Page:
It was rumored that women were effectively forbidden from boarding any of army’s helicopters. It was believed to have been done at Queen Aishwarya’s behest
As we all know, it would be difficult for women, or even men for that matter, to manage without a chopper in the kitchen. But even if this piece is not about the kitchen thing, I will get back to it later. As for the term, Americans found it logical to call helicopter a “chopper” as its rotor made “chop, chop” like sound more so because of long blades and slow rotation. But oddly enough this piece is about two interesting stories related to Royal Nepal Army (Air Wing). And for its name, “air wing” sounds more appropriate than assertive “air force”. As such, it is burdened by too many different types and equally diverse capabilities aircrafts in a fleet so tiny. Newer inductions in the offing are also said to be on the same trend. Relief or rescue works become paramount only during natural calamities/emergencies making it a compulsion to have differently capable aircrafts, even if expensive to keep and maintain. But its visible role is still related to mundane works like ferrying VIPs.
Its earliest fleet detail of 33 frames was copied and saved some years back, but the same was sadly missed for the link address. It showed there were 18 helicopters comprising 10/Alouettes, 3/Bells, 4/Pumas and 1/Mi-4. We also find 10/STOLs like 3/Twin Pioneers, 1/AN2, 2/Twin-Otters and 4/Skyvans. Among non-STOLs there were 2/DC3s, 1/HS748 and 1/IL14. The one that did not fit was the odd Queenair.
Evolution of royal flight
Historically, Royal need resulted in emerging of Royal Flight (RF) as army’s offshoot in the mid 60s. The use of transport aircraft in operation against Khampa uprising of 1974 was perhaps the first of its kind for the army’s air wing. It had to rush 2/Skyvans with paratroopers to the remote northwest region of the country to block Gey Wengdi’s escape route. He was finally trapped and felled at Tinkar-lipu on September 15 around 30°N/81°E, less than 3Km from the India “occupied” Nepali territory with terrain altitude exceeding 15000 feet. Khampas were assisted by CIA with India as covert ally in opposing alleged Chinese occupation of Tibet. Even with unimpressive bumblebee like hulky, Skyvan, nevertheless, did most of army’s bulk works like hauling supplies and in training of paratroops for which it relied on RAN14 & 15. As for 9N-RAA, which was under exclusive royal usage earlier, it became RAN-19 later. There was also a fourth one, RAN-23, which had a short stint as it crashed not long after induction.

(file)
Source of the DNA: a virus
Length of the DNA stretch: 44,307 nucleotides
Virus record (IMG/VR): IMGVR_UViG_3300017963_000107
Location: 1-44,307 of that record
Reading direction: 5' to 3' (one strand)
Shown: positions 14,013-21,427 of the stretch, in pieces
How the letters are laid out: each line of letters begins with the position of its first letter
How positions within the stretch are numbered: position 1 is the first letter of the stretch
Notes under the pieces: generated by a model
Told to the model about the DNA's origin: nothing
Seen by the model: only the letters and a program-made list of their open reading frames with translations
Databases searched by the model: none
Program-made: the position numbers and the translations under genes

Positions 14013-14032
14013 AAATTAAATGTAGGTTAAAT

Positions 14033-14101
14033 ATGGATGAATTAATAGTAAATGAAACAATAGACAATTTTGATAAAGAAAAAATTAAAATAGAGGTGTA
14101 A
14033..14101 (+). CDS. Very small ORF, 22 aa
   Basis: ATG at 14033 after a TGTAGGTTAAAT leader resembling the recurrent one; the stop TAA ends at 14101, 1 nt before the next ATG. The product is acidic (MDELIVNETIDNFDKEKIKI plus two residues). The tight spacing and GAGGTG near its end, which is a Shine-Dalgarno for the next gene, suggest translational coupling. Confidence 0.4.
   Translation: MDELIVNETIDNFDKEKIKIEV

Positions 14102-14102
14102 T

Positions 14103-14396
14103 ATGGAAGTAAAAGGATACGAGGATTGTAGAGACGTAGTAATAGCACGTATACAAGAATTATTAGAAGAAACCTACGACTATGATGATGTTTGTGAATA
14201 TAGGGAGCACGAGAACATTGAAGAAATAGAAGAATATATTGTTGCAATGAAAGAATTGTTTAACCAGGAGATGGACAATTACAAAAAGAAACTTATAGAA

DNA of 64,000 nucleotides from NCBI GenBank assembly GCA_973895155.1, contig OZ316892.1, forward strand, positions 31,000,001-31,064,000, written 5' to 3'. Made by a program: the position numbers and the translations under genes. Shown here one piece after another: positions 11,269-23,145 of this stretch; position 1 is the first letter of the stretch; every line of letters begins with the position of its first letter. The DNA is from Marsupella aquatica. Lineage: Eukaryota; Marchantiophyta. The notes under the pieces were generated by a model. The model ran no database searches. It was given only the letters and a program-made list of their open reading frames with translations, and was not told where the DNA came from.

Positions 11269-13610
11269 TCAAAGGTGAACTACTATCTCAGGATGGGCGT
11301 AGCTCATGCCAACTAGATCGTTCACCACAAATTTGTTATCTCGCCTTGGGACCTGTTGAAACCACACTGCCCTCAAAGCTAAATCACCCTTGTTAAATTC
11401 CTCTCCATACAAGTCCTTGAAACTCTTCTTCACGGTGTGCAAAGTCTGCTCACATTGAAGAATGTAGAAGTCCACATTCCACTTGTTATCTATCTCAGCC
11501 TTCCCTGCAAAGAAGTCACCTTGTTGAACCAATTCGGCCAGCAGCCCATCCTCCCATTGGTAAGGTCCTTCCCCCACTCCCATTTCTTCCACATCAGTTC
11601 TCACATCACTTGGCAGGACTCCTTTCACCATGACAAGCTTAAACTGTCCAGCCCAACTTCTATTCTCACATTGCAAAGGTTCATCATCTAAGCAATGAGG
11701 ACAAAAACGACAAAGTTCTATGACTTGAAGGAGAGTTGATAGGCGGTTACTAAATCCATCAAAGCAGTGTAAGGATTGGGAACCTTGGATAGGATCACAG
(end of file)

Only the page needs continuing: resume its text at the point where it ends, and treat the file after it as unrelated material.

During early years, first few aircrafts had “RF” prefix. The only Ilyushin-14 was listed as RF1, the historic “CVC” as RF2. One of two Chinese aircrafts (Y5/An2) presented to King Mahendra became RF3. Record shows RF4 as a twin engine Beech 65-80 Queenair was bought in 1963 and sold out later, while RF5 was its first ever copter, an Alouette. Besides, there were few Bell206L helicopters but these were registered, strangely, on series along non-RF track (or RAA track) as 9N-RAH /RA/RAI. But confusion still persists on three fronts: (a) about all in RF series plus missing details on RF11, 12 & 13 (b) same relating to five under RAN series namely: RAN22, 23, 24, 28 & 29 and (c) clarity about all grouped under RAA series. I am not sure if two or three micro-lights that army possessed fall among these. Needless to say, any clarification, corrections or further information about new additions from knowledgeable persons will be much appreciated.